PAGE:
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Syntax-directed Translation

Syntax-directed translation is essentially a formal treatment of two simple concepts:

Attributes are essentially equivalent to the %union value that yacc can calculate in the action associated with each grammar rule - we can use struct values if there is more than one attribute. However, the actions themselves are generalised - yacc values can only move from leaves of the parse tree towards the root, but in syntax-directed translation the values can move around the tree in any way the user requires. This is achieved by automatically creating a parse tree and traversing it as required to move the values around.

The automatic creation and use of parse trees also simplifies one more step in the translation process, as we often need to do this one way or another.

Systems like yacc and lex exist that can generate syntax-directed translators, but they are inevitably harder to learn than yacc and lex, although like any other high-level language, experienced users can achieve a lot more. However, just as with low-level languages, with sufficient ingenuity, yacc and lex do anything that the more complex systems can do. (Note that some of the tools being created today, such as JavaCC, if anything have less functionality than lex and yacc.) More importantly, by becoming aware of these more advanced concepts, we can make better use of lex and yacc. I will introduce a few such ideas below.

We have looked at various tools and techniques used in compilers, but:

When to use a tool or technique

The questions relevant to the use of lex, yacc, and dictionaries are all about the form of the input text. By contrast, the most important questions relevant to the use of parse trees are about what you want to do with the input text once you have analysed it.

How to combine tools and techniques - Passes

A pass is an actual scan of the whole program being translated, that must be completed before the next phase/pass can start.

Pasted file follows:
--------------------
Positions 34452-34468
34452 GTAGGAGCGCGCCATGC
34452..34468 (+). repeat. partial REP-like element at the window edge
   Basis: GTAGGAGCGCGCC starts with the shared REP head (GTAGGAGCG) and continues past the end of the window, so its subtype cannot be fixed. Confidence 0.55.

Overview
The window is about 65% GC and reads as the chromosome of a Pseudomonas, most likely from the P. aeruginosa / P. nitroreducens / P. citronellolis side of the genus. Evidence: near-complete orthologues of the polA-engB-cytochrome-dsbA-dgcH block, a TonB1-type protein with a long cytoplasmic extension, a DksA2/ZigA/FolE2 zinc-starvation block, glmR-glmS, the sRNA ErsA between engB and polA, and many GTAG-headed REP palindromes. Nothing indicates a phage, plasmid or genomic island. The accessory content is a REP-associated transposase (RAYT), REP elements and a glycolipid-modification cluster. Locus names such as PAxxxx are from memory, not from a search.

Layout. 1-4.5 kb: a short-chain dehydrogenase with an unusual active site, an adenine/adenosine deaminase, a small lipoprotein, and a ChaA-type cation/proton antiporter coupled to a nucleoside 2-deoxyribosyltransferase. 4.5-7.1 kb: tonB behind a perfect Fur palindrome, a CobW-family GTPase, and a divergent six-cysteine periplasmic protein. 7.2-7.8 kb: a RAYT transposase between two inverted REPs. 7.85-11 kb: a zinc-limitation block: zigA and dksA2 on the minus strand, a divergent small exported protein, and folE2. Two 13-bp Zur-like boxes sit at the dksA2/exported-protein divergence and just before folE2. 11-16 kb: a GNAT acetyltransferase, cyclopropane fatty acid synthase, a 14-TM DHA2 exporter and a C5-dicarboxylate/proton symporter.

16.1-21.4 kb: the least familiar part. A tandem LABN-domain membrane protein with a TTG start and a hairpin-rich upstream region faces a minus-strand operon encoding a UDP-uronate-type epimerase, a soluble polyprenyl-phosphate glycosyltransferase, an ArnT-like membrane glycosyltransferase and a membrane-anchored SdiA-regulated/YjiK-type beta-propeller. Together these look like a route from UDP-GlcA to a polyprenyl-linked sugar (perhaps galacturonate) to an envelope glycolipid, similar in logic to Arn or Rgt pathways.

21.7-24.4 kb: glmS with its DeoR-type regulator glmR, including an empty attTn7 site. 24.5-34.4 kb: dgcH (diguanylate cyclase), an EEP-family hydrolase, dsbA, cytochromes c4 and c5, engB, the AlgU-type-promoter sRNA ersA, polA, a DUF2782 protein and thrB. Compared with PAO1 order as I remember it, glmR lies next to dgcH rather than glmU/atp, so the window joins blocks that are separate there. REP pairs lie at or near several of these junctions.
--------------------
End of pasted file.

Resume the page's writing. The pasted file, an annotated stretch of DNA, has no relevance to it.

A typical translator program will usually combine several phases into each pass. The first pass in any translator is (by definition) over the actual input text. If there are any subsequent passes, they may also be over the input text, but more usually they are over some internal form of the text, such as parse trees.

Even complex languages like C can be compiled in one pass, and one pass translators are usually simplest to write. However, if we have decided above that we have to use parse trees, then by definition we are using more than one pass. Thus, most compilers nowadays are multi-pass as they include significant code optimisation.

A typical 1-pass organisation

The heart of the translator will be the syntactic analyser, written using yacc or something equivalent. This will make calls on the lexical analyser, written using lex or some equivalent. The actions associated with each grammar rule in yacc (and/or in lex) will make calls on routines that do all the rest of the translation, such as build and access the dictionary, perform semantic analysis, and generate any output (assuming these are all relevant).

A typical multi-pass organisation

The first pass will be similar to the 1-pass organisation, except that the generated output will be the parse tree (so the actions will need to call tree-building routines), and by definition not all of the routines in the rest of the translator will have been called.

The tree will then be handed on to the second pass, which will be organised around a tree-walking routine. Typically, this will be a depth-first, left-to-right traversal over the whole tree, but circumstances may require the nodes of the tree to be visited in a different order, and some of them may even be visited more than once or not at all. The tree-walking routine will make calls on some more of the routines from the rest of the translator as it visits each node.

If this is a 2-pass program, we are done. Otherwise, the output from the second pass, which may be a modified tree or may be some other data structure altogether, is handed on to the third pass, which is again organised around a routine that walks over the data-structure (e.g. modified parse tree), calling some more of the routines in the rest of the translator.

If we have completed all the passes, we are done. Otherwise, the next pass will be organised in a similar way to the previous pass, although the data structure handed on may be changed yet again. This process continues until all the passes have been performed.

The net effect is, that during each pass, we calculate more of the attributes, until by end of the last pass we have completed all of them and the final result has been output. Note, however, that the ``parse tree'' may be completely unrecognisable as such by the time that we have finished!

next up previous contents
Next: Phases of Compilation Up: CS2111: Design and Implementation Previous: Building a Compiler: generating   Contents
Pete Jinks